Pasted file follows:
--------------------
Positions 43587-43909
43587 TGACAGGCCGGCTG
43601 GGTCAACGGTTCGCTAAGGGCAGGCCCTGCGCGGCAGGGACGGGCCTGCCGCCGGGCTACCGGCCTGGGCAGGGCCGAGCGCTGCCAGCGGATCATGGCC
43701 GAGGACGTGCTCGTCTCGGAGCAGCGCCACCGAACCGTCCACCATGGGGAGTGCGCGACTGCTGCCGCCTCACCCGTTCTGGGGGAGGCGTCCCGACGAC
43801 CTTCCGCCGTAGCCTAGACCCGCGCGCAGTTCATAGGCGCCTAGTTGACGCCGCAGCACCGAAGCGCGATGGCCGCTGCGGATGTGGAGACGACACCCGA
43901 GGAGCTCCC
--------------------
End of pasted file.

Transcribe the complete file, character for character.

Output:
Positions 43587-43909
43587 TGACAGGCCGGCTG
43601 GGTCAACGGTTCGCTAAGGGCAGGCCCTGCGCGGCAGGGACGGGCCTGCCGCCGGGCTACCGGCCTGGGCAGGGCCGAGCGCTGCCAGCGGATCATGGCC
43701 GAGGACGTGCTCGTCTCGGAGCAGCGCCACCGAACCGTCCACCATGGGGAGTGCGCGACTGCTGCCGCCTCACCCGTTCTGGGGGAGGCGTCCCGACGAC
43801 CTTCCGCCGTAGCCTAGACCCGCGCGCAGTTCATAGGCGCCTAGTTGACGCCGCAGCACCGAAGCGCGATGGCCGCTGCGGATGTGGAGACGACACCCGA
43901 GGAGCTCCC